Trump’s legal team advised Cohen to keep his statements to Congress “short and tight, not elaborate, stay on message, and not contradict the President.” (But there was no evidence found that Trump directed his legal team.)

The federal crime of obstruction of justice applies to “whoever corruptly, or by threats or force, or by any threatening letter or communication influences, obstructs, or impedes or endeavors to influence, obstruct, or impede the due and proper administration of law.”

The Mueller report outlined 10 potential instances of obstruction of justice. AG Barr says obstruction charges are not justified in the report. But the report suggests that this determination of criminal obstruction of justice is left open for Congress to decide.

Jessica Levinson, law professor at Loyola Law School, makes an astute commentary, “If we were talking about Mr. Trump, not President Trump, we’d be talking about an indictment for obstruction of justice. Today we know that Attorney General Barr put a highly positive (for Trump) gloss on the report. Today we know that Mueller found substantial wrongdoing that would plague, and perhaps end, any other presidency in American history. Today we know that perhaps the difference between a suggestion that Trump be prosecuted for obstruction of justice and a suggestion that he not be was 1) Mueller’s inability to sit down and speak with Trump without subpoenaing him and Mueller’s decision not to subpoena Trump, and 2) actions by Trump’s staffers that may have protected the president from legal liability.”

To Impeach or not Impeach

The Democrat-controlled House must now balance between 1) following through on its Constitutional responsibility of oversight and pursue whether sufficient obstruction of justice evidence exists to pursue impeachment; or 2) forego impeachment proceedings and allow the findings of the Mueller report to play out in public opinion in the 2020 elections.

As a matter of principle, the U.S. House is more than justified by the evidence presented to seek impeachment.

But for compelling political reasons – that impeachment would fail in the GOP-controlled U.S. Senate; and that pursuing impeachment could further divide the country – Democrats could legitimately forgo ramping up further investigations to impeachment status.

House Speaker Nancy Pelosi stated before the release of the report that impeachment was not worth it. Now that Mueller’s findings has been released, an overwhelming public outcry (which seems to be building) to pursue impeachment, could change Democrat leaderships’ minds.

Senator Elizabeth Warren has already called on the impeachment of the president. Others could follow suit within the coming weeks. She said, “To ignore a President’s repeated efforts to obstruct an investigation into his own disloyal behavior would inflict great and lasting damage on this country, and it would suggest that both the current and future Presidents would be free to abuse their power in similar ways.”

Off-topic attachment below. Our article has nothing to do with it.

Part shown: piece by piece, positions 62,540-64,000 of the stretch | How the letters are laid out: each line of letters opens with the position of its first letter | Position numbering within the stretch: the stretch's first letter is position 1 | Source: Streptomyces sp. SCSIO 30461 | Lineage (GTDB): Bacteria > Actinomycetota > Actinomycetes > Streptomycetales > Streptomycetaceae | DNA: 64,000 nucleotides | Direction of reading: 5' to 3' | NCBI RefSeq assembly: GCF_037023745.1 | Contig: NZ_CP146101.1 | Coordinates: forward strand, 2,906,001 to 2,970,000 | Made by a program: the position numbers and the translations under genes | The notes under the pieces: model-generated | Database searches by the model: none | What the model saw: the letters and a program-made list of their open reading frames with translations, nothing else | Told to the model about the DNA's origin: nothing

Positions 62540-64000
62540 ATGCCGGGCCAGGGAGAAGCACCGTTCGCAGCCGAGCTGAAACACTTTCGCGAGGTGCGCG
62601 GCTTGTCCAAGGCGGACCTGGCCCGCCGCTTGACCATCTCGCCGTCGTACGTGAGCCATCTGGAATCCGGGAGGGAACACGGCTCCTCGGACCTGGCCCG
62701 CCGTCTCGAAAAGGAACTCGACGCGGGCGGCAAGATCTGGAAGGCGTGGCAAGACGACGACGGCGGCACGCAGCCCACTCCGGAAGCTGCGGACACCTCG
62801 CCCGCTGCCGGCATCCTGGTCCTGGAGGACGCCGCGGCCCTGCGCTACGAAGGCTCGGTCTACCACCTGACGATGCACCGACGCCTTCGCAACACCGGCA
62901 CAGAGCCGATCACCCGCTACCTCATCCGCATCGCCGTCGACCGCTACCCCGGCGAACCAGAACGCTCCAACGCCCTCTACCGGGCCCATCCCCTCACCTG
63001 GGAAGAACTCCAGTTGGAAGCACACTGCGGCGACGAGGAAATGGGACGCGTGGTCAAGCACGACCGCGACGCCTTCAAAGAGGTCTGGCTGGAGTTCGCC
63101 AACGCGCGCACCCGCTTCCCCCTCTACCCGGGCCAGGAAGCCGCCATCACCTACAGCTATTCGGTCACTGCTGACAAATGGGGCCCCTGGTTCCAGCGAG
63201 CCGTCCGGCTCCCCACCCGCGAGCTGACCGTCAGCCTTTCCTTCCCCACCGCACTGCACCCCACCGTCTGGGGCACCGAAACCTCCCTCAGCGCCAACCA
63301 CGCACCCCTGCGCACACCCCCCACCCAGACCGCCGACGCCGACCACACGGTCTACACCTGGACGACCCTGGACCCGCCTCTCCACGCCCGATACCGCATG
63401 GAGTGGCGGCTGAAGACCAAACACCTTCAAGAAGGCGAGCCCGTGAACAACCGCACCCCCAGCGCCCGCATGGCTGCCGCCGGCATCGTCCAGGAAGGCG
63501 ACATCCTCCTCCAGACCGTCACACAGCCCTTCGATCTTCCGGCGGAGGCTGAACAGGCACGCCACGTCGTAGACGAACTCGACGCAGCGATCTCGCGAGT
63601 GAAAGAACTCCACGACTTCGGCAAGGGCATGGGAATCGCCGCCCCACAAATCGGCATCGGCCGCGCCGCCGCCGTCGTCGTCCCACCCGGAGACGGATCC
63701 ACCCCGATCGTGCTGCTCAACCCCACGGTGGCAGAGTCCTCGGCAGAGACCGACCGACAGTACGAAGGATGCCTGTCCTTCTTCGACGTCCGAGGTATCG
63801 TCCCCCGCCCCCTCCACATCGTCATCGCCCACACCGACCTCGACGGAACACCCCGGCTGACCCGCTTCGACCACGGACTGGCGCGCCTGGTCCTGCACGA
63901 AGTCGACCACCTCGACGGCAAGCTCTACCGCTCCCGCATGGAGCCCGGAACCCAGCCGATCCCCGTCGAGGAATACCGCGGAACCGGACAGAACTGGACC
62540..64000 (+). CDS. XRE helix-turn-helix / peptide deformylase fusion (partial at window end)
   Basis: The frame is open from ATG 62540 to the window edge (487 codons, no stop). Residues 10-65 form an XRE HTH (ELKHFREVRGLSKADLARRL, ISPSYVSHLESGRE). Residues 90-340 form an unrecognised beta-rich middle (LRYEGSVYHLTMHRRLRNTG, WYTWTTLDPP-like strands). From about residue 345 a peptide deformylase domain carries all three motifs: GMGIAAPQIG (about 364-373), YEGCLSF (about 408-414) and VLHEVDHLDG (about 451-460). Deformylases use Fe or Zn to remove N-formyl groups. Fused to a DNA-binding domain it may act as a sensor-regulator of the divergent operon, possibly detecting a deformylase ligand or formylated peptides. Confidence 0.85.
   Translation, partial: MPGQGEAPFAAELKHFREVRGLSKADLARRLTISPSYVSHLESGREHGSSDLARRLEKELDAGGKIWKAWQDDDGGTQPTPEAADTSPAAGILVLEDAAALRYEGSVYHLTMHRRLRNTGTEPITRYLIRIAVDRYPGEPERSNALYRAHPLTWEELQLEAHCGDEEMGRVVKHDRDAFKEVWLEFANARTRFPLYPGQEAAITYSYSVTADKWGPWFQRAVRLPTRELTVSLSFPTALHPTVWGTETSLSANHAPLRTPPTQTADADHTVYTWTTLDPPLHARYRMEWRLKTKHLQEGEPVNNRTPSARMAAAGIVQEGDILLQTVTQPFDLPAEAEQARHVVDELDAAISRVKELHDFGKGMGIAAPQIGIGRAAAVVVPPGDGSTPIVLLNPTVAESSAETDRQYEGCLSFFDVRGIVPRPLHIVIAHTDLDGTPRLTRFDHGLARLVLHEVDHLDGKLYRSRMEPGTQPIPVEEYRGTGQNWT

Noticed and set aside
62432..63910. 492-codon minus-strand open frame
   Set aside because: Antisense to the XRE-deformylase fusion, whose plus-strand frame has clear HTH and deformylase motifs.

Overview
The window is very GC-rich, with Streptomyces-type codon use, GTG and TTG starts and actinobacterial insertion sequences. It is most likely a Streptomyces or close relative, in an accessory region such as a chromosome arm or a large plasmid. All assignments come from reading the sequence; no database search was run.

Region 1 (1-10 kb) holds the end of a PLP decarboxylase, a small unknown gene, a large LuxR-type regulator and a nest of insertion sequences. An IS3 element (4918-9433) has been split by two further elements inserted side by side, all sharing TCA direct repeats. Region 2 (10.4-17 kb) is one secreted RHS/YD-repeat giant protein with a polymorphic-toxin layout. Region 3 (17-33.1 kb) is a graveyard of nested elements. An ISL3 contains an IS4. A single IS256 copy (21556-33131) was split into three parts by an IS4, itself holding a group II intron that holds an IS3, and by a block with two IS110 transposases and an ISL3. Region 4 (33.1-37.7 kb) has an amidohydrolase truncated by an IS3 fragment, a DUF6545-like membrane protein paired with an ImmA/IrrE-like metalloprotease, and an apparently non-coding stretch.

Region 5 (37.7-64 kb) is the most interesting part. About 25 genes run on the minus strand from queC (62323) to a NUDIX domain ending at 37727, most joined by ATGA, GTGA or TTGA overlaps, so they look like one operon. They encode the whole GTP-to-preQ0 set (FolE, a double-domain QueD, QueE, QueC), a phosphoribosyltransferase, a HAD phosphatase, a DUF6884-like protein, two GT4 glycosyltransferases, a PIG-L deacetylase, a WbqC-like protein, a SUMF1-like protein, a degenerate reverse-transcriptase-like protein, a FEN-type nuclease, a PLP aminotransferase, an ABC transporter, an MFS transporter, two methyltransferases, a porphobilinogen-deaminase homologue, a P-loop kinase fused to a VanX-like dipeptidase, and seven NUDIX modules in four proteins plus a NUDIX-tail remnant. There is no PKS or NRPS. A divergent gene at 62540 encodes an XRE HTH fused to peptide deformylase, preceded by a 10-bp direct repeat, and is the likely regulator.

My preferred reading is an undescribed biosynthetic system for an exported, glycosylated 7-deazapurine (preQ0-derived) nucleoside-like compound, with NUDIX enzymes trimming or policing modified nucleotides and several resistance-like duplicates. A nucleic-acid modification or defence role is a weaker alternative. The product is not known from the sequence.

Rep. Adam Schiff, House Intelligence Committee Chair, said “in every way, this is more significant than Watergate.” But he adds that House Democrats will take the “political environment” into consideration when deciding whether to undertake impeachment.”

In a more bipartisan time

It’s arguable that in any other time the Mueller findings would have been enough for impeachment to prevail. But these are different times politically (far different from the days of Watergate). Bipartisan today is practically non-existent on most issues and matters of consequence; and the GOP has already allowed the President to get away with far more than any president in history could.

Some Democrats say the Democratic Party’s leadership is too soft and wishy-washy – which is a legitimate assessment. On one hand, they want to pursue further investigations into other matters not covered by Mueller, e.g. to look into Trump’s taxes. Then, on the other hand, leadership is unwilling to seriously commit to impeachment as a course of action. What more must it take for impeachment?

If the tables were turned, it’s likely that Republicans would be far more resolute.

What’s not being talked about in the calculation to impeach or not, is that Democrats are really uncertain how impeachment would affect that party’s chances of winning in 2020. If they were truly convinced that enough Americans favored it, the wheels for impeachment would be spinning.

But there is also the possibility that they’re waiting for greater consensus to come. Barr’s misleading summary certainly didn’t help toward this cause.

Waiting for popular consensus could be politically practical (arguably even a prudent, wise strategy). But doing nothing could hurt Democrats running for president especially in light of the damaging evidence provided in the Mueller report. Weak leadership does not win elections, Pelosi should know this. Democrats should know this.